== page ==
I’d never worked with a designer before, so I didn’t know what to expect. I confess I’m not always easy to work with. I’m a perfectionist. I worried about how much I might bug her with my nitpicking, but so far we’re still friends. 🙂 Now we’re down to the fine-tuning, and I’m so excited I can hardly stand it.

The new cover is GORGEOUS!!! She took the two stock photos I selected, added another, and created a cover beyond my dreams. I can’t wait to share it with you.

So tell me:  When you’re faced with a screen filled with small cover images of books you know nothing about, do you judge those books by their covers, or do you read the description of each one?

A necessary diet for this writer

This time last year, I blogged about why it took me so long to get serious about writing. I was preparing to publish my first novel and wondering how many other books I might have already published if I’d started writing sooner. I still think about that, particularly because I’m not a fast writer. Then I get all metaphysical and profess that I will write as many books as I am destined to write.

This time last year, I blogged about why it took me so long to get serious about writing. I was preparing to publish my first novel and wondering how many other books I might have already published if I’d started writing sooner. I still think about that, particularly because I’m not a fast writer. Then I get all metaphysical and profess that I will write as many books as I am destined to write.

Amy J. Rose Davis recently took a vacation from writing and then blogged about her decision to reprioritize. She decided to lower her expectations for her writing, and said, “No, really, this is a good thing. I’m not normally one for lowering expectations, but since I’ve come to realize that I have absolutely no control over the market, I have to focus on expecting the right things from my work.” And what does she feel is the right thing to expect from her work? “I want to bring joy to a few people through my work. I want to make people think. I want to make people clench their fists, laugh, sigh, and weep when they read my stories.”

To that, I say, “Amen!”

The trouble is, I’ve said that more than once, and then I forget my intention. But each time, I hold on to it longer before I read another blog post telling me how to have better name recognition or build more influential relationships or sell more books, which plummets me back into the abyss.

The promotional side of writing for publication is like the relationship between dieting and eating. No matter how much weight you want to lose, you can’t just quit eating entirely—but you can, and have to, reduce your intake. So that’s where I am now, cutting back on those high-calorie You-Too-Can-Sell-a-Million-Copies blogs, articles, tweets, and status updates. Like, Amy, I want to get back to enjoying both my writing and my non-writing lives.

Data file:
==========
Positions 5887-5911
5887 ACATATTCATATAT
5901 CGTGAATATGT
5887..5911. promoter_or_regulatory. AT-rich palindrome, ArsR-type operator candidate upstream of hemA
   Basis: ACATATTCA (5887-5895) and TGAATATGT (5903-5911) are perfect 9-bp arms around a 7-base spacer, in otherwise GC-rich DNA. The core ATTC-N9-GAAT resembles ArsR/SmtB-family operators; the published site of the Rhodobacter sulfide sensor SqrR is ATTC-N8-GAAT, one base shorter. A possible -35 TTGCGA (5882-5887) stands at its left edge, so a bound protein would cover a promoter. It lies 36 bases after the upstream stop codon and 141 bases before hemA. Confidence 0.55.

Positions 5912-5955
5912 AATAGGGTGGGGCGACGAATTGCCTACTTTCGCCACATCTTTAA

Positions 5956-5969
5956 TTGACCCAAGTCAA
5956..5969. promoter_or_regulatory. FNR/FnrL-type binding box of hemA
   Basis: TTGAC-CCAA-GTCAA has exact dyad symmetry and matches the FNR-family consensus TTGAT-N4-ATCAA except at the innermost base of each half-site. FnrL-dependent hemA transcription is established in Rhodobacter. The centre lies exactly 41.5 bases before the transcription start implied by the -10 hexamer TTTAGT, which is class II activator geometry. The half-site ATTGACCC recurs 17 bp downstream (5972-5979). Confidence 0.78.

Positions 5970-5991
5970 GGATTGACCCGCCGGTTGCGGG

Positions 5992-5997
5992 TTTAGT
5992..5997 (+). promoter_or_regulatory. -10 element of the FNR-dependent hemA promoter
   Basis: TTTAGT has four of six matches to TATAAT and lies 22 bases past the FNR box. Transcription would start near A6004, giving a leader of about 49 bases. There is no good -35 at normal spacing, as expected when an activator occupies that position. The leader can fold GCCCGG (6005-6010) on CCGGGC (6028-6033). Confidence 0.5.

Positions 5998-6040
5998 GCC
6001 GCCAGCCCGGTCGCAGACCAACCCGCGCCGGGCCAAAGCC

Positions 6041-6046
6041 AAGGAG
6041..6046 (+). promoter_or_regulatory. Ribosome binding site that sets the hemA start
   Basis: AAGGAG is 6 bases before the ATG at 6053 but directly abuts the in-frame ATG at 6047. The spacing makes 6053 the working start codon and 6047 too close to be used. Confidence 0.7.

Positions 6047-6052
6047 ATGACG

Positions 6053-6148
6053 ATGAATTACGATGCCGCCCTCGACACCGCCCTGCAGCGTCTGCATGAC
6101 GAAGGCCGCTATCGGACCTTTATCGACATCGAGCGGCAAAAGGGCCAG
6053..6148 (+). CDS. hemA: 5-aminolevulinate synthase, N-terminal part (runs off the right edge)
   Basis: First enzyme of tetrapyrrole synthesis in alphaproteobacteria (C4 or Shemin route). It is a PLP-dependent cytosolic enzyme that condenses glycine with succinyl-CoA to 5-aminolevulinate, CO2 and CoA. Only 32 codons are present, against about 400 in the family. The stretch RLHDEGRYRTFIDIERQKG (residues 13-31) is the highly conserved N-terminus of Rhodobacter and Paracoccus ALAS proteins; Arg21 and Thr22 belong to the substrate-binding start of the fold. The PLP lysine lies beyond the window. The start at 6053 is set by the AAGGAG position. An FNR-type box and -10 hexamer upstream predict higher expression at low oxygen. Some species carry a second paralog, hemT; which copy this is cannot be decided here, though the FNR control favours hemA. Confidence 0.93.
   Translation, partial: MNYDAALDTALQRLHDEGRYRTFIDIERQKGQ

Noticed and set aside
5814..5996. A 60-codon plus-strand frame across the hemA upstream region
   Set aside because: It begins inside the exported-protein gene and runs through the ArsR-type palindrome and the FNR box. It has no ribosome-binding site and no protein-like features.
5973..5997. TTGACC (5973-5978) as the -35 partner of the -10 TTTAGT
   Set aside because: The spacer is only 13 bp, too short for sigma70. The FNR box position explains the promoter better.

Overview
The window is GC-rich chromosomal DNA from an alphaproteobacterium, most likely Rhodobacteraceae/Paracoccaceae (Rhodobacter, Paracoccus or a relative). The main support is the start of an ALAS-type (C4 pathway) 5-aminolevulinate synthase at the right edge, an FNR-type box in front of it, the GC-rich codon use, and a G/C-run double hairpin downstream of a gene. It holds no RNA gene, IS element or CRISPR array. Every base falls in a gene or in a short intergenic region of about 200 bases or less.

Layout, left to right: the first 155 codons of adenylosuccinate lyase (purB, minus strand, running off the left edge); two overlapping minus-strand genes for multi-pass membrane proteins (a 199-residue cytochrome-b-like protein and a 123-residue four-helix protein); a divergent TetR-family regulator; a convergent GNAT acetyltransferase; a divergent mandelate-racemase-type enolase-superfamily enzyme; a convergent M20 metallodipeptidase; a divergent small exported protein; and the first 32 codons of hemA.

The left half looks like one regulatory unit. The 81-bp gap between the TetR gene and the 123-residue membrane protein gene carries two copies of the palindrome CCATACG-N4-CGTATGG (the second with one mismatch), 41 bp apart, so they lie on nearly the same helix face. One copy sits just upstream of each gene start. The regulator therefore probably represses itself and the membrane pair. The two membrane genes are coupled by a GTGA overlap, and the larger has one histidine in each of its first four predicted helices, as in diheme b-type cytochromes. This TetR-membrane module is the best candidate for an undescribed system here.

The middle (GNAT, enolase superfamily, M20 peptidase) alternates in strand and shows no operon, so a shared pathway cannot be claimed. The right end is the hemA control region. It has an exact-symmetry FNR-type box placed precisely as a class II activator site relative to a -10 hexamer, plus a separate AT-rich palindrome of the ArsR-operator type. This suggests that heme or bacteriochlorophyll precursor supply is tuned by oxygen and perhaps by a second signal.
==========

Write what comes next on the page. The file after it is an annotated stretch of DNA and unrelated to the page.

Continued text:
I believe I’ll be a much better writer for it. I know I’ll be less stressed, and that’s always a good thing.

UPDATE: I wrote this post on Saturday night, it’s now Sunday morning, and my husband just told me we need to get serious about marketing The Brevity of Roses! Oh, the irony. He wants me to ask: have any of you authors tried Facebook ads as a marketing tool?

Just say no more!

Publishing The Brevity of Roses was the fulfillment of a dream … and then it became a nightmare. It’s been nine months since publication day, so I’ve had time to gain a new perspective on what I did wrong. One thing I’ve learned is that marketing advice—like writing advice—should never be swallowed whole.

Publishing The Brevity of Roses was the fulfillment of a dream … and then it became a nightmare. It’s been nine months since publication day, so I’ve had time to gain a new perspective on what I did wrong. One thing I’ve learned is that marketing advice—like writing advice—should never be swallowed whole.

Those of you still looking forward to publication are probably working to “establish an online presence” because that’s usually #1 on the advice lists. If you, like me, are not a social butterfly, you’ve probably discovered that being a social media butterfly is no easier. Well, maybe a little easier because you don’t have to worry about your hair and clothes—unless you go all out and do video interviews. In any case, it takes a lot of your time.

While I should have been putting all my time and energy into writing another book, I spent gobs of it on Twitter. Gobs. What did I accomplish? I amassed almost 1,700 followers! YAY—um, no. Most of those followers are other authors hoping to sell me their books. Yes, I have a few friends there. That’s good. That’s also maybe 2% of my “followers”. I don’t think Twitter has helped me sell many books.

I also created a Facebook Author Page. I’ve never really done anything with it. Who am I supposed to connect with there? My target readers? Nope. Haven’t seen any. Mostly it’s authors supporting other authors. That’s wonderful, of course, but I already have that here on my blog.

And I joined SheWrites, Women On the Verge, Google+ and LinkedIn because I was advised to get my name out there. Be visible is the command. And what about Tumblr? Hey, there must be a way to use Pinterest as an author. What next? What next? What next?

How much of the last nine months did I spend writing my next book? Not a lot. Here’s what I’ve learned: I put the cart before the horse. Maybe when I have three or four or five books published (and another nearly ready) THEN I should spend a big chunk of my time “socializing” as an author.

Until then, I’ve picked the single online place where I’m comfortable, which is right here, and I’m letting the rest languish. I’m the real me here. And just being me feels great.

If you’re an author, have you found significant time spent on social media to be a benefit or a drain?